I once showed a company to an investor for an investment we were syndicating. This investor loved the team and thought the solution they were building was compelling. Ultimately, this firm passed because they couldn’t get comfortable with the “market size” given that they were a big fund and only targeted $1B+ opportunities.
Similarly, I remember years ago when I was looking at the series A investment in a company called Lumos Labs. The company is the leader in online brain fitness games and has over 14M members. But these were the early days of the company. I loved the founder, but was struggling because this just didn’t seem “big enough” to me. I remember talking to one of the angel investors (and also one of my old mentors) about what the company could become, and what it would look like if it ever became a really big business. I wondered if it could potentially be a “platform” for something else (the most meaningless and overused phrase that entrepreneurs and investors try to use to make companies seem more important than they are).
His answer was so simple, and at the time, I kind of dismissed it as the view of an angel investor who didn’t really “think like a VC”. After thinking for a few seconds, he just said: “I just think they can get big by selling lots and lots of games”.
VC’s pass because of “Market Size” all the time. It’s maddening feedback for entrepreneurs, because no one likes to think they are not working on a “big enough” opportunity. Sometimes, it’s true – the market really isn’t big enough. But often, it’s either not really the case, or truly impossible to tell. How does one measure the market size of a company creating a completely new market, or one that is trying to unlock non-consumption vs. stealing share from existing players?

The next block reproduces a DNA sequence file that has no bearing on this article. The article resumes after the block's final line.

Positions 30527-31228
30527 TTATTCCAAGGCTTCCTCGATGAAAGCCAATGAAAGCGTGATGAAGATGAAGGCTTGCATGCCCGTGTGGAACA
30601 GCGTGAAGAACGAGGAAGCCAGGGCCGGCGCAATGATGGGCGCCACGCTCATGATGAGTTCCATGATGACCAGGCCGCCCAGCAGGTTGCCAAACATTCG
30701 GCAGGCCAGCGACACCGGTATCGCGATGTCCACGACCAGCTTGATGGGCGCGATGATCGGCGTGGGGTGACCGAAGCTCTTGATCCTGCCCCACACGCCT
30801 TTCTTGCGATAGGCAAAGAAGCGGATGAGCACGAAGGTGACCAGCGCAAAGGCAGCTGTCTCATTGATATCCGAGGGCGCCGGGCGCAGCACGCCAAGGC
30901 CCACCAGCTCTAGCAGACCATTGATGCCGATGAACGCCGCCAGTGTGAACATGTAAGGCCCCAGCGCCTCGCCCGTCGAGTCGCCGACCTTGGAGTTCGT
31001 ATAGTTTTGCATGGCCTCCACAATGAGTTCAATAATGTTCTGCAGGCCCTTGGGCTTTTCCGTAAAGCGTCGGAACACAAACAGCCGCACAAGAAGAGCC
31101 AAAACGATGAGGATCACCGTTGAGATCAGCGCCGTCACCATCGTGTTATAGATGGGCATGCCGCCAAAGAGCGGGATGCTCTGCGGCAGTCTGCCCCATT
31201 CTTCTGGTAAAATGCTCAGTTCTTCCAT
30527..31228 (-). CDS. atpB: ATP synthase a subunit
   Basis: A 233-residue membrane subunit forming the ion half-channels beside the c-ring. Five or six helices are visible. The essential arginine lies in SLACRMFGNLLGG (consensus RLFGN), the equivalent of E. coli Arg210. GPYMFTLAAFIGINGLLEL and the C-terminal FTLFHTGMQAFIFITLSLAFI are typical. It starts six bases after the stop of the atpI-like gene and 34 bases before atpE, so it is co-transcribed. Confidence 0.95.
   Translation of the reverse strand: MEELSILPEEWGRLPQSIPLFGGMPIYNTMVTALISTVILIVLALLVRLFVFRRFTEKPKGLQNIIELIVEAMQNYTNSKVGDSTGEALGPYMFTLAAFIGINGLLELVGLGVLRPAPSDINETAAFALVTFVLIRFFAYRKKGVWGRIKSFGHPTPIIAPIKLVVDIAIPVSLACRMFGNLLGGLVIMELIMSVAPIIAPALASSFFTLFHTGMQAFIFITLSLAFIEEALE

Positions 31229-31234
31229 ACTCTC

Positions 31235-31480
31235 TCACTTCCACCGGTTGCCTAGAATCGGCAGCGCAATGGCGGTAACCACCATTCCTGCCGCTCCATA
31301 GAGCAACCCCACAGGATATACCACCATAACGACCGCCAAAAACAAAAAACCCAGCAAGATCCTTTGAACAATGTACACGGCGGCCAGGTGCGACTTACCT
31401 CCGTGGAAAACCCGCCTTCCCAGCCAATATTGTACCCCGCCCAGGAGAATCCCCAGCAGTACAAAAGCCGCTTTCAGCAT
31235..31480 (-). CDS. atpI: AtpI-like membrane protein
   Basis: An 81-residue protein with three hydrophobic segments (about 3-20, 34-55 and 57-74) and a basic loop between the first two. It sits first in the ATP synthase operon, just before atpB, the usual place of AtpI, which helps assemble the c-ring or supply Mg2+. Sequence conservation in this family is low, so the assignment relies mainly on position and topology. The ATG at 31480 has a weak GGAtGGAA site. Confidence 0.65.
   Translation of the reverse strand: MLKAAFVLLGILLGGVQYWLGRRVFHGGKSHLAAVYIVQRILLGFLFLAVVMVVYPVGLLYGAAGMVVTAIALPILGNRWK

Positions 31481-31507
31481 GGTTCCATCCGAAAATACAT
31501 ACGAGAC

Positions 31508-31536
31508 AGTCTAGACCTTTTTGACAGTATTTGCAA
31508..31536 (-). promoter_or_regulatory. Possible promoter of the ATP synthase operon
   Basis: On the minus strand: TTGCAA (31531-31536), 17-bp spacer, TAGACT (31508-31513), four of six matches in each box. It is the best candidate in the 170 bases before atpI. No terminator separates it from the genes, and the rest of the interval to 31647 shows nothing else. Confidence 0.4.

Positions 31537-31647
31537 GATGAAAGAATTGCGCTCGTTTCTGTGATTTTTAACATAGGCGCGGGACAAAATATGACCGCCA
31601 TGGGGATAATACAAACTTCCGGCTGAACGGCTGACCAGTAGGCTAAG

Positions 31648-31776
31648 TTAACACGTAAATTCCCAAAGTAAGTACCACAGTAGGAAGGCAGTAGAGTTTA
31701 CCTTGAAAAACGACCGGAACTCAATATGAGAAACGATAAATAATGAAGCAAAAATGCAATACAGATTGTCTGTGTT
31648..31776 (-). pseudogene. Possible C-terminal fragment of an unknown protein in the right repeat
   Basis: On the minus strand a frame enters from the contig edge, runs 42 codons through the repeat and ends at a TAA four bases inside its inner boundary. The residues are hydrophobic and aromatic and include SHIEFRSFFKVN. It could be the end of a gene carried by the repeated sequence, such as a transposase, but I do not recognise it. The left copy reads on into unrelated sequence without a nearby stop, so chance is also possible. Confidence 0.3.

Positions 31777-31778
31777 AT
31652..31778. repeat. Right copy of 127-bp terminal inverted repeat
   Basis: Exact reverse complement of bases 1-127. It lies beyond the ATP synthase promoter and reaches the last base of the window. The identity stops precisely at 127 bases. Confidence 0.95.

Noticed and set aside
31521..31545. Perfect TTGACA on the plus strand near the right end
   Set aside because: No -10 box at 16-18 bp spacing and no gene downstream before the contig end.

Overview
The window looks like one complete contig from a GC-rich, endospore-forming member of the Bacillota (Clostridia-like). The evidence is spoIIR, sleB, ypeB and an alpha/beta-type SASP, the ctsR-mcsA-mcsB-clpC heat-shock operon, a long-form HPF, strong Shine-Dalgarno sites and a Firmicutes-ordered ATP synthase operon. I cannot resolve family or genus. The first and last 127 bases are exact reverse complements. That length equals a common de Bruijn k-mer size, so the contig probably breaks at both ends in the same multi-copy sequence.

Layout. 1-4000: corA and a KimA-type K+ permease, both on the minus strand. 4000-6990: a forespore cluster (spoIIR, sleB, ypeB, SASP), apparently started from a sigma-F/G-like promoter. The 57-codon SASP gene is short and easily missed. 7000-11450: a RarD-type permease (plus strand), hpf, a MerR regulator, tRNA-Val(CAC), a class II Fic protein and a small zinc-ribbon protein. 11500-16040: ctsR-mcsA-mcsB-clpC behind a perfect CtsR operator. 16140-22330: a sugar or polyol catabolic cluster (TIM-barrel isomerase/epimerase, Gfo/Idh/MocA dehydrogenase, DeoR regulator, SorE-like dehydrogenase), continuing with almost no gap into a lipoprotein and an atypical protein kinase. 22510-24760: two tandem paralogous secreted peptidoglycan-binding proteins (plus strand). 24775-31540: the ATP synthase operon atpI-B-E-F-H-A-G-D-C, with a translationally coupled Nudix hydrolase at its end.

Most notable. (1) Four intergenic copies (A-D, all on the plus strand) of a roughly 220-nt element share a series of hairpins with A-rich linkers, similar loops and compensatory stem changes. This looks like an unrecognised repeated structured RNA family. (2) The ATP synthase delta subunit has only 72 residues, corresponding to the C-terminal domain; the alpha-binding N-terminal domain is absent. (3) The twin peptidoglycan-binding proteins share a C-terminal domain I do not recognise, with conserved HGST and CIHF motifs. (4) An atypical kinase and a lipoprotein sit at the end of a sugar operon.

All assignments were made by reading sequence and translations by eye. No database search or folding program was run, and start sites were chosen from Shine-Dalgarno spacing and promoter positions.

The problem with the market size feedback is that entrepreneurs end up being stuck. How do I change the size of the market I’m going after? It’s very discouraging. But the reality often is that investors don’t pass because of market size. They pass because of doubts about customer adoption. It’s not a question of “are there a lot of potential customers for this”, it’s more a question of “I don’t really believe that lots and lots of customers will buy/adopt this”. The early traction may be interesting, but the investors fear that demand is driven by a relatively small niche with idiosyncratic tastes or needs.
The investors just don’t believe that you can simply sell lots and lots of games.
If this is the case, then there is actually hope! It’s actually possible to change an investors mind about customer adoption. And if you can do that, you can probably tell some story about how the company can indeed accomplish more than anyone today thinks is possible. The game plan then is to show accelerating user growth, across a variety of user segments, and understandable and declining acquisition costs. At some point, investors may start to change their mind about the market size.
Parting thought #1 – funny enough – in the first example above, the investor actually asked to be kept in the loop for the next round of financing. Puzzling, seeing as the market size was not going to mysteriously change.
Parting thought #2 – there is at least one company I know today that is reported to be raising a very nice round at a good valuation from terrific investors. Earlier on, many many investors passed, and I think largely because the company didn’t seem to be going after a big opportunity. But they kept plugging away, growing users aggressively to the point that the opportunity they are going after did look pretty big after all.